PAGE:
Microcide Pharmaceuticals Inc., a privately-heldcompany that is focusing on the development of novelantibiotics, said Wednesday it is collaborating withOrtho-McNeil Pharma-ceuticals and R.W. JohnsonPharmaceutical Research Institute to develop and marketseveral new antibiotic therapies.
Ortho-McNeil and the Institute are affiliates of Johnson &Johnson, of New Brunswick, N.J.
"This agreement is the first in a series of partnershipagreements that will be announced over the next severalmonths," said Jim Rurka, president and CEO of MountainView, Calif.-based Microcide. "This agreement will bringus financial stability so that we do not have to return tothe venture capital market for financing. It will alsopermit us to make a public offering when we choose to,"he told BioWorld Today.
He noted that the company's cash was "negligible" at thetime of the agreement.
Microcide was founded in late 1992 with $18 million inventure capital. It is developing new genetic andgenomics approaches to solve the growing problem ofstrains of bacteria that are increasingly resistant toantibiotic therapy. While the Ortho-McNeil deal istargeted to develop new classes of antibiotic agents aimedat gram-positive bacteria products, used primarily to treatnosocomial infections, the company's technology extendsto the development of several novel antibiotics. Allresearch is in the pre-clinical phase.
The deal is worth at least $8 million to Microcide througha $3 million up-front cash license and a $5 million equityinvestment by Johnson & Johnson Development Corp.,the investment subsidiary of Johnson & Johnson.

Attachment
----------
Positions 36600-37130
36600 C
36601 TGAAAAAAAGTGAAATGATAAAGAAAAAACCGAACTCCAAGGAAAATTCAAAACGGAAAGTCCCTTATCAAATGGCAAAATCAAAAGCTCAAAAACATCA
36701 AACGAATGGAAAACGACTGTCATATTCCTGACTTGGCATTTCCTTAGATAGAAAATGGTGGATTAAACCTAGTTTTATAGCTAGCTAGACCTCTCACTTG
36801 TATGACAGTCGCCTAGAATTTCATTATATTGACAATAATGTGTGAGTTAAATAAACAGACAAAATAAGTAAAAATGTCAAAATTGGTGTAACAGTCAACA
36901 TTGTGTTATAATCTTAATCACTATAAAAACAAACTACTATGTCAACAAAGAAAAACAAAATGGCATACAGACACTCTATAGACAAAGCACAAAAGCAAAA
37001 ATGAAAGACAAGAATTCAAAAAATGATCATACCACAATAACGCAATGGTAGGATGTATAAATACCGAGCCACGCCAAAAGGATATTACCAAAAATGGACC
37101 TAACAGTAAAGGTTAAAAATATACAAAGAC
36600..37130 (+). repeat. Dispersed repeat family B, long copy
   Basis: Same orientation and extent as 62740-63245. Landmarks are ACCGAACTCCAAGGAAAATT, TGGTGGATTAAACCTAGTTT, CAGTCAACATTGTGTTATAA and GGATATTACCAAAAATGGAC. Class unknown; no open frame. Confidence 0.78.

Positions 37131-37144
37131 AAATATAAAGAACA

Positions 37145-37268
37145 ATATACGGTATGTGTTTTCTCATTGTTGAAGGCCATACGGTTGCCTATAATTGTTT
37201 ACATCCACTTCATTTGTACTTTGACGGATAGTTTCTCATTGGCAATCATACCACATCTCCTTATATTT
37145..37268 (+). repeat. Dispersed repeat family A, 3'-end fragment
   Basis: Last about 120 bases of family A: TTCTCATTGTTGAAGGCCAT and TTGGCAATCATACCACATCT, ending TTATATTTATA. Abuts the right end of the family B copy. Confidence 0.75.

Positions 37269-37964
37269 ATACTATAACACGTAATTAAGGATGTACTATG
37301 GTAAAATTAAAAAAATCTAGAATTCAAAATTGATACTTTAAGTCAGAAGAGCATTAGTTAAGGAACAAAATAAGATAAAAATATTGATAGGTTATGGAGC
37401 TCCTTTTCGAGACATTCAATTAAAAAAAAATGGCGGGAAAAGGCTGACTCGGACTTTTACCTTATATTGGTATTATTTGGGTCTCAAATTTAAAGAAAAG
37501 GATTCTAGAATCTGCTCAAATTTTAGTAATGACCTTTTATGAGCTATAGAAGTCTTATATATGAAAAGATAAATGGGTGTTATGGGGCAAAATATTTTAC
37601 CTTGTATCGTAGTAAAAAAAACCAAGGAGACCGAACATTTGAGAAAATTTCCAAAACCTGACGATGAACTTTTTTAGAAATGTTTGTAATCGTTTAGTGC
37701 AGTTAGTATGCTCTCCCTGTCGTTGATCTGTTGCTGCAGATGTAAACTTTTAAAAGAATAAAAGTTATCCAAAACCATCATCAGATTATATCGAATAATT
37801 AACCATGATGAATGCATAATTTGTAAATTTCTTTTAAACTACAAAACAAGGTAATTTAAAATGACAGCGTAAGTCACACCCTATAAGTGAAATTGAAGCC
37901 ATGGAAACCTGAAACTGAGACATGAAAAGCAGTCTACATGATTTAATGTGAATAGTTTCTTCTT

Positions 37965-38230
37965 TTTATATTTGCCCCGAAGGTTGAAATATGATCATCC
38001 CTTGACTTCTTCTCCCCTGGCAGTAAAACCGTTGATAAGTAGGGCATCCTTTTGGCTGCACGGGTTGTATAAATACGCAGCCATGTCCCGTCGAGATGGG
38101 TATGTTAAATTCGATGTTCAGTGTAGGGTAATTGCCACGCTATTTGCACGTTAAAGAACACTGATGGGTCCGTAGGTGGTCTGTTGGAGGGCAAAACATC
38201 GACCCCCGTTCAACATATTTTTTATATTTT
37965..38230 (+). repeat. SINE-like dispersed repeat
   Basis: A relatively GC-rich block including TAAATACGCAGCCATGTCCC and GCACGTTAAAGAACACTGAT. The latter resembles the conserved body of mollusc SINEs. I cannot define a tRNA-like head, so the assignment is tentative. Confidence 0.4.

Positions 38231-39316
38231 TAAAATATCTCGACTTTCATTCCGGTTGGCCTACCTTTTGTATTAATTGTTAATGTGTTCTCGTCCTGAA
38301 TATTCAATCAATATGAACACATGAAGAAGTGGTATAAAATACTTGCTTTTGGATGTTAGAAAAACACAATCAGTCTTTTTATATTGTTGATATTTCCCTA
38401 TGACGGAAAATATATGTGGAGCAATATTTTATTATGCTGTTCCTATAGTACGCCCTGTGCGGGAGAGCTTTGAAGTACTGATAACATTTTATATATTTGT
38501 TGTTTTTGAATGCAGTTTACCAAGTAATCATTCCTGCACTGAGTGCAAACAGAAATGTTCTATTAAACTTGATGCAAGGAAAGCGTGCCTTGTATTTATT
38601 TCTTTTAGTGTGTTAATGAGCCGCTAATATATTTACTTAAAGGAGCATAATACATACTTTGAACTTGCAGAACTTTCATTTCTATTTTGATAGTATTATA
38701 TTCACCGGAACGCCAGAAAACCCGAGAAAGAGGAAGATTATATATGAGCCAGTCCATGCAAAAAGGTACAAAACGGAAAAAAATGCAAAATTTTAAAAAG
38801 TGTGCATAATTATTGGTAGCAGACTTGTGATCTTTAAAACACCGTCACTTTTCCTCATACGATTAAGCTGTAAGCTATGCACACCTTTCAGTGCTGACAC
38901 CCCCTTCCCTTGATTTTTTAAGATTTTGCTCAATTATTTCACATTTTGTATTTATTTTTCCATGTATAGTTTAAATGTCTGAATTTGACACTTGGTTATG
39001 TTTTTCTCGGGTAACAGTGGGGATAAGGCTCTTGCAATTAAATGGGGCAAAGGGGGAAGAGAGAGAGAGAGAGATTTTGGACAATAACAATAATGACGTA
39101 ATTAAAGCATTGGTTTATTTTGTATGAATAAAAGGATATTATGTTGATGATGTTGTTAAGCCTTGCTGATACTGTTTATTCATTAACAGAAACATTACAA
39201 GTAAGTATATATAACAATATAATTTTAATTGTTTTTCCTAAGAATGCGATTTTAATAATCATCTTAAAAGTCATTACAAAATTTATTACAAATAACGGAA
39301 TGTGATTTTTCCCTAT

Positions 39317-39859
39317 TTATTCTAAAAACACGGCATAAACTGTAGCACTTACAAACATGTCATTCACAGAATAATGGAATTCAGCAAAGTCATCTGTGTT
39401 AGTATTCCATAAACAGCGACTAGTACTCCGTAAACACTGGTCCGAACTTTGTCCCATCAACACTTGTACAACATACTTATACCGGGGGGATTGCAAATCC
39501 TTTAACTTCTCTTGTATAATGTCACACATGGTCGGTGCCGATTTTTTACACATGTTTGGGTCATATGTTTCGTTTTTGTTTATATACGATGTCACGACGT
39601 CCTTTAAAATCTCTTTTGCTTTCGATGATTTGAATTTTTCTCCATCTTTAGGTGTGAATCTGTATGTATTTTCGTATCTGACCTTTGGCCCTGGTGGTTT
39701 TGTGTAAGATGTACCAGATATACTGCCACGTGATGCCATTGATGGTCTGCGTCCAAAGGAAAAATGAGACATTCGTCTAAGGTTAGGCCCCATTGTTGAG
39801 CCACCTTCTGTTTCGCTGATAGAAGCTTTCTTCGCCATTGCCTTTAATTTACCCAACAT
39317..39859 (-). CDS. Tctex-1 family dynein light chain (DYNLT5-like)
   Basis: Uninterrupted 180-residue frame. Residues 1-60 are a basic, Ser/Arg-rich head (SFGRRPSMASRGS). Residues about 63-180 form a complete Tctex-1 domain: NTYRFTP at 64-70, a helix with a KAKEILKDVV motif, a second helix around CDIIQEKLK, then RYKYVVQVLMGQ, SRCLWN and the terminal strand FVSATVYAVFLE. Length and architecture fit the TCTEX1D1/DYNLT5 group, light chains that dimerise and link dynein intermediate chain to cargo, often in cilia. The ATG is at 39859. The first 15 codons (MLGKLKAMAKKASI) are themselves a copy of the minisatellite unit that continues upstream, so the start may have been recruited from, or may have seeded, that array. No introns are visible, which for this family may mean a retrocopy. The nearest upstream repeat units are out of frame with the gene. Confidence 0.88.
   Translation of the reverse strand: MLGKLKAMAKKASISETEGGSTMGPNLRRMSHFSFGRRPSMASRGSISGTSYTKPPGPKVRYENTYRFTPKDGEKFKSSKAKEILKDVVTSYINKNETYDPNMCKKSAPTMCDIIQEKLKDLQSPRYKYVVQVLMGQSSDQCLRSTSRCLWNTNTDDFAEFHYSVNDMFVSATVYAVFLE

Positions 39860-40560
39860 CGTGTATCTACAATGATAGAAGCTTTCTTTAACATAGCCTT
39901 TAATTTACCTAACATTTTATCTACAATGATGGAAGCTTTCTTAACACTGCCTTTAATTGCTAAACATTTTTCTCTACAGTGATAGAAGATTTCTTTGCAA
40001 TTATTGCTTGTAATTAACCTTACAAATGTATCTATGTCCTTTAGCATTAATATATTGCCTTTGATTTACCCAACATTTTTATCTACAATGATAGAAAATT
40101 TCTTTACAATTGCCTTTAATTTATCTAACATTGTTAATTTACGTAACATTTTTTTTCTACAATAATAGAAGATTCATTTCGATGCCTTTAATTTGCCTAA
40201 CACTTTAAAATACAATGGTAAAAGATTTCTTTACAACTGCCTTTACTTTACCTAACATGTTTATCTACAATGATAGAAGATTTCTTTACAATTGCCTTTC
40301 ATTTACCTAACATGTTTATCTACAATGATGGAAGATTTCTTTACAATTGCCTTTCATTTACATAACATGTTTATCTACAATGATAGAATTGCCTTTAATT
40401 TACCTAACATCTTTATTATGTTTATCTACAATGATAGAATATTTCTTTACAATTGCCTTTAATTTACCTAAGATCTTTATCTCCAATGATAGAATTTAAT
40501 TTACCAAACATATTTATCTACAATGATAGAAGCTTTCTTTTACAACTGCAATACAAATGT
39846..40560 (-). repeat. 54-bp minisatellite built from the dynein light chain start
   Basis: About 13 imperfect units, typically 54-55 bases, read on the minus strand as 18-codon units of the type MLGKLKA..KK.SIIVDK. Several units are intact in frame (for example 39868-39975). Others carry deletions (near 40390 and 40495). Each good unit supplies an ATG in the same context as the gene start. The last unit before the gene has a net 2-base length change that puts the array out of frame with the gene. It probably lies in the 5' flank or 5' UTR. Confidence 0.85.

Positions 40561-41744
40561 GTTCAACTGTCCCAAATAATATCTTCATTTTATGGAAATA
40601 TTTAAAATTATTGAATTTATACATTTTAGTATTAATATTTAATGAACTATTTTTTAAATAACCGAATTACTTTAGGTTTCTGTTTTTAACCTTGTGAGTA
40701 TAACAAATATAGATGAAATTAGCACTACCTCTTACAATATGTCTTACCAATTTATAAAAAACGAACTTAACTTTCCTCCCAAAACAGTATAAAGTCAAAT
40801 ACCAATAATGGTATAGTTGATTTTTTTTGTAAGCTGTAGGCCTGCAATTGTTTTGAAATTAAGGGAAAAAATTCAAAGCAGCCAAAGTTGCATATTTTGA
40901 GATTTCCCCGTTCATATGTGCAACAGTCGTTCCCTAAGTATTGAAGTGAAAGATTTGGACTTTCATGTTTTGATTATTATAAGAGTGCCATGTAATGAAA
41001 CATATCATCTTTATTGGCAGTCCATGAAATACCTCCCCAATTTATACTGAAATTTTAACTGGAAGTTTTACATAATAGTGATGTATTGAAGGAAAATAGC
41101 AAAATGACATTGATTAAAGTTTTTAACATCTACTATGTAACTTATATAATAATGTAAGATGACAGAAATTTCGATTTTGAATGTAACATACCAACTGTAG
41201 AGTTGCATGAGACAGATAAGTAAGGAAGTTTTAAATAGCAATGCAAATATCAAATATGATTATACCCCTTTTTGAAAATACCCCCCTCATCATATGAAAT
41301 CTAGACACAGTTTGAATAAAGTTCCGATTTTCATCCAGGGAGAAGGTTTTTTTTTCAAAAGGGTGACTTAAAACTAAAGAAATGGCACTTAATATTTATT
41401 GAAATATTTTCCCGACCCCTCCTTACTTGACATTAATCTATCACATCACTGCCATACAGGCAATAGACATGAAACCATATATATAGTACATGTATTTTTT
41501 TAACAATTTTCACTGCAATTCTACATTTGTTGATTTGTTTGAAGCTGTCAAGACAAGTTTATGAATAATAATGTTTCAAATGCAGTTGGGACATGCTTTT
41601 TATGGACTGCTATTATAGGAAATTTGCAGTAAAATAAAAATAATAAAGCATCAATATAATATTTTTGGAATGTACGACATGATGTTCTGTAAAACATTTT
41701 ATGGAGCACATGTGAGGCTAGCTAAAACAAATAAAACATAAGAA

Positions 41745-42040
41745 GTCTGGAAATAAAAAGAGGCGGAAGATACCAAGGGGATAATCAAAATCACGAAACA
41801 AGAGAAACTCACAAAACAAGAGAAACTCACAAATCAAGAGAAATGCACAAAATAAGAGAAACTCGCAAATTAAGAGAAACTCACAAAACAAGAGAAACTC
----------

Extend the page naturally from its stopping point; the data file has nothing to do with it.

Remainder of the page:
But Rurka said the collaboration is worth considerablymore. "I cannot put a total dollar figure on the dealbecause how Microcide is compensated for the marketingof products sold in North America is still a matter ofnegotiation." Ortho-McNeill will hold worldwidemarketing rights to the products subject to the agreement.
Under terms of the collaboration, the Institute will fundcertain Microcide research. The agreement may beextended for an additional one-year period. Milestonepayments will also be made.
While Microcide intends to partner with a number ofcollaborators it also will retain rights to several productlines. "We will partner some of our more advancedtechnology as well as our basic discovery technology. ButI also expect that some Microcide technology will remainprivately held so that we can take these products to thepublic marketplace at the appropriate time," Rurka said.
Microcide is focusing on the $25 billion antibioticsmarket which is second only to cardiovasculartherapeutics. The company has targeted therapies forwhich there is a specific unmet clinical need rather thanbroad spectrum therapy.
According to Microcide, these products will beparticularly useful in clinical infections caused by virulentpathogens not adequately treated by existing antibioticsand those nosocomial infections caused by antibioticresistant organisms. Microcide's initial products areaimed at a limited number of antibiotic-resistantmicroorganisms, including vancomycin-resistantenterococci, penicillin-resistant pneumococci andPseudomonas. n
-- Michele L. Robinson Washington Editor
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